Rokib says he enjoys being part of the town and over the years clients have become friends. I had to ask what made Faversham special enough to trade here alone. He explained the appeal of a small town where everyone knows everyone and the very real sense of community. Spice Lounge has shown its appreciation from the start; Rokib sees it as natural to donate to local events and fundraising efforts, not least a generous contribution to the Swing Bridge Appeal. Being immersed in the community can prove useful too. Rokib was instrumental in reuniting a valued customer with his beloved bicycle, snatched from

outside the shop in the moments it took to collect a takeaway. A short time after the theft, a local hopeful visited Rokib at the restaurant, claiming he knew the whereabouts of the bicycle and asking a sum for its safe return. Rokib oversaw the collection of the bike, accompanying the chancer as he returned it, cash on delivery, to the owner. Allowing myself a smile at

this story of non-violent, small community, resolvable crime, I imagined the rather rueful equivalent for the bike’s owner.

We treated ourselves to a family meal at Spice Lounge because, frankly, writing about it had made me hungry. It’s been ages since we've eaten in the restaurant. I’ve glanced at the new decor when collecting take away but a lengthier visit gave us time to relax into the atmosphere, appreciate the colourfully-lit carved panels and muse on the process that must have created the textured wall cladding. The staff were charming and helpful. Really hot plates always delight me and these arrived, wiped as they were laid, at the exact same time as all the food we’d ordered. And somehow, despite the almost daunting array of dishes which seemed to completely fill the table, we managed to eat in comfort.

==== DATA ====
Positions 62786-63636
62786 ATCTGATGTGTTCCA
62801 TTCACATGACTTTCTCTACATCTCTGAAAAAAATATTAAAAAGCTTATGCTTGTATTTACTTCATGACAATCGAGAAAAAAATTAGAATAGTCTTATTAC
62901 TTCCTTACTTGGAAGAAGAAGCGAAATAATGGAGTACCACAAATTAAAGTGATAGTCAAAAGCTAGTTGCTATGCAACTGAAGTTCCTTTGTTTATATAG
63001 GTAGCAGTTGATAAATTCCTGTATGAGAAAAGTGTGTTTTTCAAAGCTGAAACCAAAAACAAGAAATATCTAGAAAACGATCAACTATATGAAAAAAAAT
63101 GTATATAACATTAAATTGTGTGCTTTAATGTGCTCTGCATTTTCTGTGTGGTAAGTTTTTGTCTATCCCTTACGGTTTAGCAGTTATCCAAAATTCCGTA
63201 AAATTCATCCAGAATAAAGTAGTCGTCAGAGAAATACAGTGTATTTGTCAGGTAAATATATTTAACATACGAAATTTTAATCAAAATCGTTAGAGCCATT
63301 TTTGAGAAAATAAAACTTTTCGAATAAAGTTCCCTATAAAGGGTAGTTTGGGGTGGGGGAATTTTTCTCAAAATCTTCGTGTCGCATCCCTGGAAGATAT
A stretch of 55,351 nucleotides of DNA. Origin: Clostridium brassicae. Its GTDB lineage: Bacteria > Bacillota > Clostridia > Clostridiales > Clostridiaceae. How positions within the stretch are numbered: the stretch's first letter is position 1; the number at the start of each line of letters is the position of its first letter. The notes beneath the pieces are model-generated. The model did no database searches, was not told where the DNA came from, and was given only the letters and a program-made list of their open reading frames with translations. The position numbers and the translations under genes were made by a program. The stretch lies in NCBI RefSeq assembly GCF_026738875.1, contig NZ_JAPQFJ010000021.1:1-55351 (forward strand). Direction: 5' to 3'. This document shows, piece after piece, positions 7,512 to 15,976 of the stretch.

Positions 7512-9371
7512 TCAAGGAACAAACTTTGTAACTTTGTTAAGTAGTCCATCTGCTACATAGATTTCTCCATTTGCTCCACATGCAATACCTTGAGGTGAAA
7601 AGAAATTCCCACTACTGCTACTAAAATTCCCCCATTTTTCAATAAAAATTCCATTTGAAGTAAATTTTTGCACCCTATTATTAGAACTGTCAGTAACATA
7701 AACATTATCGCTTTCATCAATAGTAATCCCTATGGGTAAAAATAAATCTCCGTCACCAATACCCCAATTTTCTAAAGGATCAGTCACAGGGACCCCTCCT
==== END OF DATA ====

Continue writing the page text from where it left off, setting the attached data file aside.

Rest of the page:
We were all, rather competitively, delighted with our own choices. My vegetable dansak was sweet and delicious, with pronounced individual flavours and a complementary heat. I’d greedily added Bakara Begun, the dish which has always defined Spice Lounge for me. My partner was extremely impressed with his choice of Lamb Mufas, enjoying it more, the more he ate. Two of my children chose fairly mild chicken and lamb dishes, very much enjoying the depth of flavour in the sauces and reminding themselves that curries don't necessarily have to be hot. My son, making a concerted effort to increase his chilli tolerance, polished off a spicier

chicken dish with gusto and admirable speed, surely a skill possessed only by the young. We contented ourselves with just a tiny amount of perfectly cooked rice, deciding breads would be better accompaniments. Both the garlic and plain nans we ordered were luxurious, somehow as light as they were filling; the keema nans were better than anyone had ever tried before: a revelation, actually filled with delicious minced lamb. And I urge you to try the modestly described cheese nan, memorable particularly for the fresh coriander and hot green chilli. Over the years I’ve wasted significant hours in my own attempts to create the definitive bouncy nan. I certainly won’t be bothering again.

All this and sufficient Cobra let us relax into indulgent parenting and the teenagers finished their meal with a variety of gratifying ice cream desserts that nobody needed. We had a lovely time and it had actually proved a bit special. Restaurant experiences are not necessarily enjoyable and tensions can often disrupt the flow of an evening. Significantly good food and considerate service are supposed to allow you to completely wind down. Spice Lounge quite simply provides that experience.


bottom of page